Wendy's favorite quotes


"Be who you are and say what you feel, because those who mind don't matter, and those who matter don't mind."— Dr. Seuss

Monday, February 28, 2011

The Egyptian Revolution--A View From the Inside

Friends,

I’d like to introduce you to my friend, Ahmed, a writer from Cairo, Egypt, who has lived through this amazing revolution.

Ahmed, can you give us a feel for who you are?

My name is Ahmed Nader Al-Gretly, I’m twenty years old and I’m a Civil Engineering Student in the British University in Egypt, however, my real passion is to be a writer. I was born in Alexandria –the second largest city in Egypt, and then moved with my family to Cairo when I was four or five years old. I’m currently unemployed but planning to train in few construction companies next summer.

How did living under the previous government affect you personally?

The previous government lasted for thirty years; I was unlucky enough to have been among the living for twenty years of this period. It’s been said that those years witnessed the worst of this government. The lack of freedom—of democracy was the main aspect that affected me. The feeling that I did not have the freedom to say what’s on my mind, that I could be arrested if I questioned the methods of the previous government and the fact that the government controlled everything, even the media. Another thing is that they robbed us, and we knew about it.

They stole huge sums of money that could’ve been used to make this country a better place. The increasing levels of bribery and sexual harassments, murder and rape, and the hypocrisy of false-democracy. I hated it, I seriously wanted to just get out and leave this ghastly place behind. It was dirty, over populated, heavily polluted, but at the same time, to me it was beautiful. It’s my home. The simple fact that I felt like I could not do anything about it hurt me the most.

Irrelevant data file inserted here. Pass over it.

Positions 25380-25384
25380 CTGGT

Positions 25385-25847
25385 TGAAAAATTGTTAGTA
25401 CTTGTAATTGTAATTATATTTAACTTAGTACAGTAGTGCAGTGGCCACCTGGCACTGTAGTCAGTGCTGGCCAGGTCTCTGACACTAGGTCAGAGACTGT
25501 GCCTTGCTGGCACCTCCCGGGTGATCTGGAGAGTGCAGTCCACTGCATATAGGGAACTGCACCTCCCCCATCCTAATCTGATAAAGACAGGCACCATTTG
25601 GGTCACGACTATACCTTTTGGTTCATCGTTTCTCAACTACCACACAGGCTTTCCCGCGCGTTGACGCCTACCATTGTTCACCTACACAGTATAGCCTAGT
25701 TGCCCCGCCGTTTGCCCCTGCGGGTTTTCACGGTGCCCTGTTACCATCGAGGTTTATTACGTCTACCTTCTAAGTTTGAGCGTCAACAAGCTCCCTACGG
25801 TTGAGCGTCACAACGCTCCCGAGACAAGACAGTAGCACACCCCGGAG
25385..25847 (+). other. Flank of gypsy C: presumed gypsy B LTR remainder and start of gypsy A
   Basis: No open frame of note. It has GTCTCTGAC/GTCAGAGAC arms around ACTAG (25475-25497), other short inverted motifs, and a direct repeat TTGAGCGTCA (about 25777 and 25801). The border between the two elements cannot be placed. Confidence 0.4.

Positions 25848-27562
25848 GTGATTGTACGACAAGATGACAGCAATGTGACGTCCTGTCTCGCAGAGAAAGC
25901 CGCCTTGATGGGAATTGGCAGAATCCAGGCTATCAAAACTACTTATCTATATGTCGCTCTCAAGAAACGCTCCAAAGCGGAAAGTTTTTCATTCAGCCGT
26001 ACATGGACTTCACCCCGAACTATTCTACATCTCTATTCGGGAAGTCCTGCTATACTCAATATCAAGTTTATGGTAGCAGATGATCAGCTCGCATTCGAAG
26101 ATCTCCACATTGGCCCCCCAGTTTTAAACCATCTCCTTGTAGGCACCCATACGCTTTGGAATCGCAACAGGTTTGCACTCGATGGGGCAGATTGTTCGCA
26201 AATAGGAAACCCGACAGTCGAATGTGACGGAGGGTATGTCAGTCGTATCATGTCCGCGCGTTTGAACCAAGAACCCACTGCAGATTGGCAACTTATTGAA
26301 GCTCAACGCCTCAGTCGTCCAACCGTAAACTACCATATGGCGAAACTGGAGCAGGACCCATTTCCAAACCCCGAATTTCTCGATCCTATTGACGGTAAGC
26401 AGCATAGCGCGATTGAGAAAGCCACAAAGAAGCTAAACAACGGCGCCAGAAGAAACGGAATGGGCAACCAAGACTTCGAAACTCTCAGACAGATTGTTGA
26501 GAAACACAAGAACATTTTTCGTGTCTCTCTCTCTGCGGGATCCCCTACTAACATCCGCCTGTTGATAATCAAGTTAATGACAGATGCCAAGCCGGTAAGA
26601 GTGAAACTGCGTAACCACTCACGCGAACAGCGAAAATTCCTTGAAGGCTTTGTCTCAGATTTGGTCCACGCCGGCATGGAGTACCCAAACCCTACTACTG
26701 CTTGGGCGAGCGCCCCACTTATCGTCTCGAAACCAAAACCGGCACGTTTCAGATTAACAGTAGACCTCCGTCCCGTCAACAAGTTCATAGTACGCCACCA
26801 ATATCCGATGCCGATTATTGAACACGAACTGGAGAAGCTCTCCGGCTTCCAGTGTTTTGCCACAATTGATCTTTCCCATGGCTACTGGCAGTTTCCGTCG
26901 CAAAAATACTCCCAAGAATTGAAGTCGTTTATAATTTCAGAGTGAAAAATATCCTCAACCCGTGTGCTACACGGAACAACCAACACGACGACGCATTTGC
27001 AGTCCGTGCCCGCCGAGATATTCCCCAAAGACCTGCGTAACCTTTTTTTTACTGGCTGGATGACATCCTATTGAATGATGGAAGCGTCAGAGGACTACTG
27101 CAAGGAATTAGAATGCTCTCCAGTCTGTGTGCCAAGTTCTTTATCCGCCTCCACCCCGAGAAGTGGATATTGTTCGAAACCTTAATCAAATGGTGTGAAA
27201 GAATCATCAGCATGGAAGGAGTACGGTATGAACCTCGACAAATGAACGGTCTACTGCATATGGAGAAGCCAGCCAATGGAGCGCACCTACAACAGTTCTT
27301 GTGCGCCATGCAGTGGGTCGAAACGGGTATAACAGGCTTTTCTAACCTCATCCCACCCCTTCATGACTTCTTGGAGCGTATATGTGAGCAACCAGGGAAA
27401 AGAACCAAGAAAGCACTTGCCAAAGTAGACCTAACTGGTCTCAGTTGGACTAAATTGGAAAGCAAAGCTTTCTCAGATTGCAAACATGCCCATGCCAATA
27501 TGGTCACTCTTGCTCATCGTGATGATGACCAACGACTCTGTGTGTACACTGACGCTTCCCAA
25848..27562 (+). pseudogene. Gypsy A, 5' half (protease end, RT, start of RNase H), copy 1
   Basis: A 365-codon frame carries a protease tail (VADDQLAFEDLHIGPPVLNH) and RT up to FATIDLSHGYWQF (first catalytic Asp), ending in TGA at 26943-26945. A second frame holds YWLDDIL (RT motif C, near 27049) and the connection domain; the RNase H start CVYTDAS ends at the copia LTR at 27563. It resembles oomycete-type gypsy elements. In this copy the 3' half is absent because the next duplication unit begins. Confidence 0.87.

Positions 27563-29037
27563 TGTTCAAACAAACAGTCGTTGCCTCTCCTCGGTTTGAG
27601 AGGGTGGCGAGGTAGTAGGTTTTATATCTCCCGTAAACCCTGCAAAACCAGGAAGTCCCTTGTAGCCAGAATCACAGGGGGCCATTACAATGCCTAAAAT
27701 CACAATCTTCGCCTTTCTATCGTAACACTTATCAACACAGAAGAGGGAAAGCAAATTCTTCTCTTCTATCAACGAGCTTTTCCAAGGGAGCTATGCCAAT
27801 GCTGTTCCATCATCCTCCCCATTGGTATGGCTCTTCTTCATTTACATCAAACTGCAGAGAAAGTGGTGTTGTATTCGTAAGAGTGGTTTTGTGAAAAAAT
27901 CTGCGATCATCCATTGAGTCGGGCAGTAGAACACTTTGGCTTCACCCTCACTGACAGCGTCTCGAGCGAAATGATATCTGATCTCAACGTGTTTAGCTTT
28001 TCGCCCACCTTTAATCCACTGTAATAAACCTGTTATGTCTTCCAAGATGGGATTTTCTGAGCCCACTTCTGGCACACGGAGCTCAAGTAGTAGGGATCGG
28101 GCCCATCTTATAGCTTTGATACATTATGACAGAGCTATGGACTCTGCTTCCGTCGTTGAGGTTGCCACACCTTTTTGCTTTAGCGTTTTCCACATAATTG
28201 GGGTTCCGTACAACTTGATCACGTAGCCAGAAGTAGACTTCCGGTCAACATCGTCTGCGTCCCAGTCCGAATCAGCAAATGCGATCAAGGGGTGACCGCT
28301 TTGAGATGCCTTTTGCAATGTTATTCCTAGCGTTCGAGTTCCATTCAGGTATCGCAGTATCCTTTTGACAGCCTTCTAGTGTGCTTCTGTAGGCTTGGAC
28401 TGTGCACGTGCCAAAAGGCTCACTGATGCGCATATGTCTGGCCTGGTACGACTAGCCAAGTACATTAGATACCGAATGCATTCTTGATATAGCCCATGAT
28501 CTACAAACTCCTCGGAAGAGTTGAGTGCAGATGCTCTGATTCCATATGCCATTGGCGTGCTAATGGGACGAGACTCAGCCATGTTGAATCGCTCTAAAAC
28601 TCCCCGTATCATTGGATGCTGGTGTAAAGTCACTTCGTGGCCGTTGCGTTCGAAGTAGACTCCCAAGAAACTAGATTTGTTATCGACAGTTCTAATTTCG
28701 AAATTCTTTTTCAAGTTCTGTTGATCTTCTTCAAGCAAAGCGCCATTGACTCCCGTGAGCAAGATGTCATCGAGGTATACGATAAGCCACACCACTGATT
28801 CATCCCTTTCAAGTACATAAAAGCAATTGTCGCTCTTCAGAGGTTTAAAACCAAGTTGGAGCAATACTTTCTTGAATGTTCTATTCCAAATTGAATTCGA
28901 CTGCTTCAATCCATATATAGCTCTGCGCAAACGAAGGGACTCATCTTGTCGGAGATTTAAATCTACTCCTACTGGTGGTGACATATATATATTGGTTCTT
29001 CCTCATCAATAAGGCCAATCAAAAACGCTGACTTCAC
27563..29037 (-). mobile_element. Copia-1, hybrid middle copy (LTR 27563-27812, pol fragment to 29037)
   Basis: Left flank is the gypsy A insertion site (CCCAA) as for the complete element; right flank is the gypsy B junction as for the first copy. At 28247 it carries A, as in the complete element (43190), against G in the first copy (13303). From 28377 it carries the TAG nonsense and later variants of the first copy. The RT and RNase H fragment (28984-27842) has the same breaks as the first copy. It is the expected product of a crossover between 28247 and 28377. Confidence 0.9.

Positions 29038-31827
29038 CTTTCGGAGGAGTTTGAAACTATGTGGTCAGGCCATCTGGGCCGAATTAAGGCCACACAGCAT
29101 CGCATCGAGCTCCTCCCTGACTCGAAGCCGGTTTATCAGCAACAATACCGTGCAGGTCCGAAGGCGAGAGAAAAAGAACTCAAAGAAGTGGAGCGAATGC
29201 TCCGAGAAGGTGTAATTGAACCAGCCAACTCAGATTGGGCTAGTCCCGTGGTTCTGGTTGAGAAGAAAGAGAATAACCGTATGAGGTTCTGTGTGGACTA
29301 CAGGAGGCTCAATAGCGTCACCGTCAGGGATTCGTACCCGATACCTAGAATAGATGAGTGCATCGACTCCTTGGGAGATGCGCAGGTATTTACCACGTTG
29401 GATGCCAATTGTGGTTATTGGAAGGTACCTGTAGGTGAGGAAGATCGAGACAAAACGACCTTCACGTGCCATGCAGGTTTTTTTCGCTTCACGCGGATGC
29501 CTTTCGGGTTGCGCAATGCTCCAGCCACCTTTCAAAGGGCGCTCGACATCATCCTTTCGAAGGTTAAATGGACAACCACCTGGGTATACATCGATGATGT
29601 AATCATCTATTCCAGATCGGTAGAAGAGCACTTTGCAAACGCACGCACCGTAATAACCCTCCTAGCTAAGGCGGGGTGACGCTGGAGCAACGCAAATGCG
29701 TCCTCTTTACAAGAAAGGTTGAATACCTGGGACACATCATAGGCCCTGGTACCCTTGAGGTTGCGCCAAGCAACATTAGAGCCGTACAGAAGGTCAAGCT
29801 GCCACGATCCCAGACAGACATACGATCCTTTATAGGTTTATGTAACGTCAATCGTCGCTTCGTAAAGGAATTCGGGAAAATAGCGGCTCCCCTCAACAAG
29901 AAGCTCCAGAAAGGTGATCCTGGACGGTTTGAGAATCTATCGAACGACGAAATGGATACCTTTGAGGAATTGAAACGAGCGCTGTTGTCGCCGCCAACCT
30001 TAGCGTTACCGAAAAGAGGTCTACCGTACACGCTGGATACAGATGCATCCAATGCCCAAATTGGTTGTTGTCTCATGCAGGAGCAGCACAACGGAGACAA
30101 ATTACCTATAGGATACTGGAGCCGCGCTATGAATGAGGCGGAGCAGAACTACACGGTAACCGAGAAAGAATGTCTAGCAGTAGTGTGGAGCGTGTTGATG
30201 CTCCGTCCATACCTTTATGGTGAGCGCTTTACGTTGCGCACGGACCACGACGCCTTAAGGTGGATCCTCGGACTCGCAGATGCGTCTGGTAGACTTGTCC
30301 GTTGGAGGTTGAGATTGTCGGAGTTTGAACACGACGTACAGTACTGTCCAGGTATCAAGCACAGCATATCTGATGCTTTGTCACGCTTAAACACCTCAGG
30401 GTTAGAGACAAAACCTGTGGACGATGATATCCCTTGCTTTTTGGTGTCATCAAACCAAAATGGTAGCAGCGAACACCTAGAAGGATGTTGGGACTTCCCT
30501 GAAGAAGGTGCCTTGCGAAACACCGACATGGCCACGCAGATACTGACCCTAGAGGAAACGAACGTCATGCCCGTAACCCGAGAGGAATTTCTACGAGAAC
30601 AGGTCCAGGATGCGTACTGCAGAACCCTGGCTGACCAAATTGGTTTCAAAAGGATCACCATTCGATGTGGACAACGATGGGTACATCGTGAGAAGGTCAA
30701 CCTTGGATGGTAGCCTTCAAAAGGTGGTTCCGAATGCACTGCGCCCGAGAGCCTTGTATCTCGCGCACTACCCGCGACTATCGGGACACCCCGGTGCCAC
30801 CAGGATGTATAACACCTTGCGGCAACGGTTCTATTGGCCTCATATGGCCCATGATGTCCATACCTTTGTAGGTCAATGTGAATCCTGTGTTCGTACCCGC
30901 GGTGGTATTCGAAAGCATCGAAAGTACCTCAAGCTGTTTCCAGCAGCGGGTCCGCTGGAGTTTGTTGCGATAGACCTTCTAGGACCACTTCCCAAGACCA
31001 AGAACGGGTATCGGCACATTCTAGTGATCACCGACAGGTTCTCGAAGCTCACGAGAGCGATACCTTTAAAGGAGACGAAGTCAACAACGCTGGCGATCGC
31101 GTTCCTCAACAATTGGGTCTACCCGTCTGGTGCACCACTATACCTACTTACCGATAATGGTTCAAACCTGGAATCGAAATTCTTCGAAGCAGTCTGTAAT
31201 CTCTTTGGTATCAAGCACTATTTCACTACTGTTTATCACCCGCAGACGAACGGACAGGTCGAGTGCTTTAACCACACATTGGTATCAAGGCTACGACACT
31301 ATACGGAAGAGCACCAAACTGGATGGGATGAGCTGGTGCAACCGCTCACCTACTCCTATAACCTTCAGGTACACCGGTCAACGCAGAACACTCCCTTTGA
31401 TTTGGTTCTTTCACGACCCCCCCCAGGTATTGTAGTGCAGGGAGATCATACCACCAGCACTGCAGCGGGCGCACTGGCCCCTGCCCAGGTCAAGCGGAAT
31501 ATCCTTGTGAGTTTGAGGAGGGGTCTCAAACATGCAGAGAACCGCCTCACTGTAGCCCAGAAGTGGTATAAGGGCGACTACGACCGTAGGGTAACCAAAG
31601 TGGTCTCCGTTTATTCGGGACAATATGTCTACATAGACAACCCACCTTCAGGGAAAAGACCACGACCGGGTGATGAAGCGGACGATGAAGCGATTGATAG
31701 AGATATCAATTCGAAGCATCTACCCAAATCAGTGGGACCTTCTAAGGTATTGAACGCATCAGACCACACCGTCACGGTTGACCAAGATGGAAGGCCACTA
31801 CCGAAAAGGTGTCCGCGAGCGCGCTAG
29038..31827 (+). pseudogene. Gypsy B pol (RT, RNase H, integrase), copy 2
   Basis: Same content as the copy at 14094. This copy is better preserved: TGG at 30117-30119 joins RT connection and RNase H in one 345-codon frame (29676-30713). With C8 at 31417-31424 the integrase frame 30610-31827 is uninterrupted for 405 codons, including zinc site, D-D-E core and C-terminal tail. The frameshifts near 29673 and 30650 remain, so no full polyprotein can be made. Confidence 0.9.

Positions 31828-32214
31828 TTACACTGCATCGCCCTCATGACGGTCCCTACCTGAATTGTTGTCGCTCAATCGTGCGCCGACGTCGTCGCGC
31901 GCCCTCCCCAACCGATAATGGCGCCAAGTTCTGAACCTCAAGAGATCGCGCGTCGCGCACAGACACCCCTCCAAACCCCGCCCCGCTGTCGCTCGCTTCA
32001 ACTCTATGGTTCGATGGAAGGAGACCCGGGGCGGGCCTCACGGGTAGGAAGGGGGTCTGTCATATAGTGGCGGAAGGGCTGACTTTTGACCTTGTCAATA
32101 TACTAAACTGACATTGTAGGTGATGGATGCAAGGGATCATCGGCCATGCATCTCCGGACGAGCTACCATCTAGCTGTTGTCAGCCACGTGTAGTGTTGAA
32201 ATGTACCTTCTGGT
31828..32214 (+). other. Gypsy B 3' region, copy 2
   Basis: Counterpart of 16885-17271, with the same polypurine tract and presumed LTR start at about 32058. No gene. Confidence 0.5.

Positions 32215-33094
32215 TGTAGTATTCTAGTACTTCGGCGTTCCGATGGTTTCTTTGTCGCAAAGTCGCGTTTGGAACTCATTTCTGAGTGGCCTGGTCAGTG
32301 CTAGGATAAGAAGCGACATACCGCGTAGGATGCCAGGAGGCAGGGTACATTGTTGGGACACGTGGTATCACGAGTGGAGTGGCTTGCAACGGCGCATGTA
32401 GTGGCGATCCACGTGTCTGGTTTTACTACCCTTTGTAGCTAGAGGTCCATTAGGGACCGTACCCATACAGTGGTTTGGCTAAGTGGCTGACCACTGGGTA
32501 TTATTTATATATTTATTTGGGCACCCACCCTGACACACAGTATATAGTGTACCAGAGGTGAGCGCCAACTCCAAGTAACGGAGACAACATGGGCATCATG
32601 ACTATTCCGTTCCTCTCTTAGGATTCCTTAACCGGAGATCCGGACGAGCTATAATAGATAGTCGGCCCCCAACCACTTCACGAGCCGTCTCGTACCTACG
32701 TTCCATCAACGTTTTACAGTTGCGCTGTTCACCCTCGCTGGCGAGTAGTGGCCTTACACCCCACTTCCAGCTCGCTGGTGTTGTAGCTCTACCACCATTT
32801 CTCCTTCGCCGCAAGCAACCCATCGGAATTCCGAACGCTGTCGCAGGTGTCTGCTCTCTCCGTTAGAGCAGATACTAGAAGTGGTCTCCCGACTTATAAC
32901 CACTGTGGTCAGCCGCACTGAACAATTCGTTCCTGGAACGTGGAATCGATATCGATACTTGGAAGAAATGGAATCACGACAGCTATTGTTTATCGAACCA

What do you think made January 25th different than any other day in the minds of the Egyptian people?

This country was a time-bomb bound to explode at any moment, the series of events in the last year paved the way leading to this revolution. From the torture at police stations, the forging of the parliament elections and the bombing of the Saint’s Church in Alexandria—every little detail built up the resentment, which led to the uproar. It’s a symphony you see, a symphony that took thirty years to be composed, and on the 25th of January, the world witnessed its grand opening.

A new section of Ahmed's interview will post everyday this week. Tomorrow's question: Why didn't people back down this time?
 
You can follow Ahmed on Twitter @ANaderGretly

3 comments:

Nicole MacDonald said...

Thanks for this! It's great to see an actual citizens perspective rather than the general madness in the papers. Look forward to the next piece!

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Minnie Estelle said...

Thank you for the interview with Ahmed. I have been watching the TV coverage (particularly CNN's) and wondered if we are getting it all? How are these protesters surviving without work/pay, food, sleep? I look forward to Ahmad's next interview as well.

Wendy Swore said...

Nichole and Minnie,
Thanks for stopping by!
I think anytime we get the personal side of the story, we can understand better.